Obstructive sleep apnea causes insomnia in some patients. OSA is the most common type of sleep apnea. It occurs when the soft tissues in a person’s mouth and throat completely block airflow for periods of 10 seconds to a few minutes, many times per hour. Total airflow blockage means the person does not breathe during these apneic episodes. Dr. Mickiewicz treats OSA with a non-invasive oral appliance that alters jaw position so that breathing remains consistent throughout a sleep session. 

If you suffer bruxism and/or OSA as well as insomnia, a night guard or sleep appliance may serve as an effective insomnia treatment.

Routine and Room Vibe

When preparing for sleep, a few key changes can make your sleep environment more sleep-friendly and your body better prepared for falling asleep. Consider these simple tips a homeopathic insomnia treatment option.

  • Relax an hour before bedtime with a book, bath, meditation, or yin yoga.
  • Make your sleep environment dark, cool, and quiet. (If this is not possible, wear a sleep mask, use a fan, and/or wear earplugs).
  • Turn off all ringers, alarms, bells, chimes, and lights before bed. Put dark tape over small lights that divert your attention from falling asleep.
  • A cool room is best for sleeping.
  • Make your bed comfortable with nice sheets, pillows, and blankets.
  • Place a pillow between your knees when side sleeping.
  • Use pillows to find a comfortable position for sleep.
  • Don’t go to bed hungry; you can eat a light snack before bedtime.
  • If you have GERD, congestion, or a cough, raise the head of your bed a few inches.
  • Try this: Starting with your toes and moving to your head, silently instruct each part of your body to relax and sleep; this is a form of meditation.

Do This, Not That Before Bed

If you need a drink, choose a non-caffeinated, room temperature or warm beverage before bed. Keep a bottled water next to the bed, as well.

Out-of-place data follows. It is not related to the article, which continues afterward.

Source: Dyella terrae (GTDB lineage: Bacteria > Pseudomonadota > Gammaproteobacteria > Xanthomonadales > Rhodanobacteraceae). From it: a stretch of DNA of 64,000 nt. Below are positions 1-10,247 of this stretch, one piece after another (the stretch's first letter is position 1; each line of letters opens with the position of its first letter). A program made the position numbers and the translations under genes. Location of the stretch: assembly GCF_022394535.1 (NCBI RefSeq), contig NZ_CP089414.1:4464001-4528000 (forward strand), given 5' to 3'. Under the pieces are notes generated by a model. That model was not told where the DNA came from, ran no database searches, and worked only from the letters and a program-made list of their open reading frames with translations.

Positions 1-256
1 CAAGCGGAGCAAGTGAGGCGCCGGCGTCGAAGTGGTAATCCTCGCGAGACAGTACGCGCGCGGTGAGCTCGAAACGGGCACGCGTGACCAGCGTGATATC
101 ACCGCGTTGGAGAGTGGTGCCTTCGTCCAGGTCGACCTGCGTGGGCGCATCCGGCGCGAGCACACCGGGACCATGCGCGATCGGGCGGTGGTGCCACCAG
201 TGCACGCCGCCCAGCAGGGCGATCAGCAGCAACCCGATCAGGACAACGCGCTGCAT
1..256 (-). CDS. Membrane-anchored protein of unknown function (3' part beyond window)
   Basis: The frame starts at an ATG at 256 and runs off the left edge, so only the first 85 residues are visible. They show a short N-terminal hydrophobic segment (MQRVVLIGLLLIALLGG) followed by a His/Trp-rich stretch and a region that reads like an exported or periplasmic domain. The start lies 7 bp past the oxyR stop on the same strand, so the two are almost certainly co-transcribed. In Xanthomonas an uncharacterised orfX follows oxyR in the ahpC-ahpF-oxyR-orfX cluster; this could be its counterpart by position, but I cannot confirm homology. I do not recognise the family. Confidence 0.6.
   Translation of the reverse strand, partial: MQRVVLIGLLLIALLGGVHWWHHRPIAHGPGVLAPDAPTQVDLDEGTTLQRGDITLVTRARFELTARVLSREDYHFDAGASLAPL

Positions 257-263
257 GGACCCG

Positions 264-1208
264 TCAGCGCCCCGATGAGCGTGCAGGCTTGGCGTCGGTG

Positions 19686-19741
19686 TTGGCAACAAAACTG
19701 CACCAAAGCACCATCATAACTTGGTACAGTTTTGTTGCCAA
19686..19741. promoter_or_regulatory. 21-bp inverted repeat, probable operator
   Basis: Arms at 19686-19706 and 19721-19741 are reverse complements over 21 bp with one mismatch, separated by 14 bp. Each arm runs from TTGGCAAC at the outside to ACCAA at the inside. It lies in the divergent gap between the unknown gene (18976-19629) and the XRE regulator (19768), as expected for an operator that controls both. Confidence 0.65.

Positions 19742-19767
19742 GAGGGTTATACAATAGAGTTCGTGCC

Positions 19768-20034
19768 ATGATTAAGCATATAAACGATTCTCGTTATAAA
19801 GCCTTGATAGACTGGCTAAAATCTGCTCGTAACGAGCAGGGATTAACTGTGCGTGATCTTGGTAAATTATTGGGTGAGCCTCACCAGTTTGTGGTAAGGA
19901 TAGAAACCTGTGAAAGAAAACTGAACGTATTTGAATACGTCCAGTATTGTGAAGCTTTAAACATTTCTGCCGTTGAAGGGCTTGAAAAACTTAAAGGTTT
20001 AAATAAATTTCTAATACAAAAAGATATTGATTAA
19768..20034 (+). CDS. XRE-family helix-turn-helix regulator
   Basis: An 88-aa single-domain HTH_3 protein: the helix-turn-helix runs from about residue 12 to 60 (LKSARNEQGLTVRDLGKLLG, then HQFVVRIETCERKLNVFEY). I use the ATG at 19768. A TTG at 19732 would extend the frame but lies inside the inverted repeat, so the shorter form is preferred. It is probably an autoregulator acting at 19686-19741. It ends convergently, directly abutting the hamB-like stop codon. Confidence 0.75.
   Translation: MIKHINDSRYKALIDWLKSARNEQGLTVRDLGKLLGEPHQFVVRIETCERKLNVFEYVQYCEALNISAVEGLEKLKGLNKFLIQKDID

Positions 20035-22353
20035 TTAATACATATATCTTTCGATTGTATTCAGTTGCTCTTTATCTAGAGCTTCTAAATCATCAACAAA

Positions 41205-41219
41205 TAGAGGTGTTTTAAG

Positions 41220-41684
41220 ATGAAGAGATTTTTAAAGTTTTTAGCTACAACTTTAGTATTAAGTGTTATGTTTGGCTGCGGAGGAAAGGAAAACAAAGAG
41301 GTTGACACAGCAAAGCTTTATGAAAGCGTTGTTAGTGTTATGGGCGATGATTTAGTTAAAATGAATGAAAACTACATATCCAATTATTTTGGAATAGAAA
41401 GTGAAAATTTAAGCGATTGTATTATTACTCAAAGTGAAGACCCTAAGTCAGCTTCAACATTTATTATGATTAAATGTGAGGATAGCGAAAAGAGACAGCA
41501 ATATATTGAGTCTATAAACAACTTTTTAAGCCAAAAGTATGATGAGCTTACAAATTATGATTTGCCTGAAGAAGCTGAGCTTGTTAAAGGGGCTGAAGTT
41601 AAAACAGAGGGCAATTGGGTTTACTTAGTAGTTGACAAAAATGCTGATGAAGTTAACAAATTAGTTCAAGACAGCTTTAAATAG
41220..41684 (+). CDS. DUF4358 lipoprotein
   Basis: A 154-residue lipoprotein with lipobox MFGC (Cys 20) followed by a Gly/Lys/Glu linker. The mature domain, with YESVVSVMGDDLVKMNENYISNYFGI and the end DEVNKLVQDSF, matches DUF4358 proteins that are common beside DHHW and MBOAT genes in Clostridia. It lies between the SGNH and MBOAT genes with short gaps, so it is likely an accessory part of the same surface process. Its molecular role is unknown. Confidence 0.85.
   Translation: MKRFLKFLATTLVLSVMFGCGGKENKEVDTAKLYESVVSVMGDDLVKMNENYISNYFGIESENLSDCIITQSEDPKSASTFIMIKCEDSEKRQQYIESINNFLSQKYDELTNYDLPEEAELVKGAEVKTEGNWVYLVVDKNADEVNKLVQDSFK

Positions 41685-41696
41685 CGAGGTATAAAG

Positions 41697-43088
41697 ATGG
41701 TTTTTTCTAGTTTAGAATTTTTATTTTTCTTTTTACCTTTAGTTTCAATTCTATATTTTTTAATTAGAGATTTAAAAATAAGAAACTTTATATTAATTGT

Do not drink caffeine or alcohol six hours before bedtime.

Do eat light, non-spicy foods before bed.

Do not eat a large or greasy meal before bed.

Do read a book or play written games like crosswords or sudoku before bed.

Do not watch a screen (TV, computer, phone, tablet, watch) while in bed and for four hours prior to bedtime.

Do wake at a set time each day.

Do not sleep in, even if you were awake late or all night.

Do create a bedtime routine and go to bed at a set time each night.

Do not stay up late.

Do take a warm bath, practice meditation, listen to instrumental music, or read to get drowsy.

Do not exercise for four hours prior to bedtime.

Do take medication prescribed or recommended by your doctor to improve sleep.

Do not ingest any stimulating substance four hours prior to bedtime.

Do not nap during the day.

Do keep artificial saliva spray or gel next to your bed if you suffer from dry mouth (xerostomia).

Do use deep breathing exercises or meditation to help you fall asleep.

Do see a doctor if you suffer from anxiety or depression. Medication may help relieve anxiety and depression.

Do keep a sleep diary or wear a sleep monitoring watch, then share your findings with your sleep physician or dental sleep medicine doctor. 

What to Do for Insomnia Treatment

If you experience a short-term or chronic inability to fall asleep, stay asleep, and achieve restful sleep, don’t delay seeking insomnia treatment. Call Dr. Timothy Mickiewics in Sacramento, CA, at 916-469-9178 to schedule a consultation. Dr. Mickiewicz offers a home sleep study, as well as insomnia treatment through dental sleep medicine.